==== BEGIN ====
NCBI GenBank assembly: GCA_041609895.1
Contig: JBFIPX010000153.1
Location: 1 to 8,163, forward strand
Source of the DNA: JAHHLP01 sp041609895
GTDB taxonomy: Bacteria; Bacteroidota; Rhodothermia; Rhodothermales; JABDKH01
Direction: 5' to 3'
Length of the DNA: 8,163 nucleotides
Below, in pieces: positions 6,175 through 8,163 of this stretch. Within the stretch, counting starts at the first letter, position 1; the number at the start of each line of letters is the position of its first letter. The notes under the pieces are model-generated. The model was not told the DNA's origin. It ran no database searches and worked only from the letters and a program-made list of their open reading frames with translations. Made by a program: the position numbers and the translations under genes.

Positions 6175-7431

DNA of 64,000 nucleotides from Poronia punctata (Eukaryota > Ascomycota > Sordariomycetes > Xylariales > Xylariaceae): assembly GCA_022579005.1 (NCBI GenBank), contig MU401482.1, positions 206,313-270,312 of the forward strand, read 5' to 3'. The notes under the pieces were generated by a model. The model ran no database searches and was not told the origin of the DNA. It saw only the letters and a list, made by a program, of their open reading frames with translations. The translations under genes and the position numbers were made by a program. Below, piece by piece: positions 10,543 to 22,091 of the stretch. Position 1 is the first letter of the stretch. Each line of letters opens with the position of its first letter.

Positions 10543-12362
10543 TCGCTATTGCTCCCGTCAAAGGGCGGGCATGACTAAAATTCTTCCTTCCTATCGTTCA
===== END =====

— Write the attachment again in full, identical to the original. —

NCBI GenBank assembly: GCA_041609895.1
Contig: JBFIPX010000153.1
Location: 1 to 8,163, forward strand
Source of the DNA: JAHHLP01 sp041609895
GTDB taxonomy: Bacteria; Bacteroidota; Rhodothermia; Rhodothermales; JABDKH01
Direction: 5' to 3'
Length of the DNA: 8,163 nucleotides
Below, in pieces: positions 6,175 through 8,163 of this stretch. Within the stretch, counting starts at the first letter, position 1; the number at the start of each line of letters is the position of its first letter. The notes under the pieces are model-generated. The model was not told the DNA's origin. It ran no database searches and worked only from the letters and a program-made list of their open reading frames with translations. Made by a program: the position numbers and the translations under genes.

Positions 6175-7431

DNA of 64,000 nucleotides from Poronia punctata (Eukaryota > Ascomycota > Sordariomycetes > Xylariales > Xylariaceae): assembly GCA_022579005.1 (NCBI GenBank), contig MU401482.1, positions 206,313-270,312 of the forward strand, read 5' to 3'. The notes under the pieces were generated by a model. The model ran no database searches and was not told the origin of the DNA. It saw only the letters and a list, made by a program, of their open reading frames with translations. The translations under genes and the position numbers were made by a program. Below, piece by piece: positions 10,543 to 22,091 of the stretch. Position 1 is the first letter of the stretch. Each line of letters opens with the position of its first letter.

Positions 10543-12362
10543 TCGCTATTGCTCCCGTCAAAGGGCGGGCATGACTAAAATTCTTCCTTCCTATCGTTCA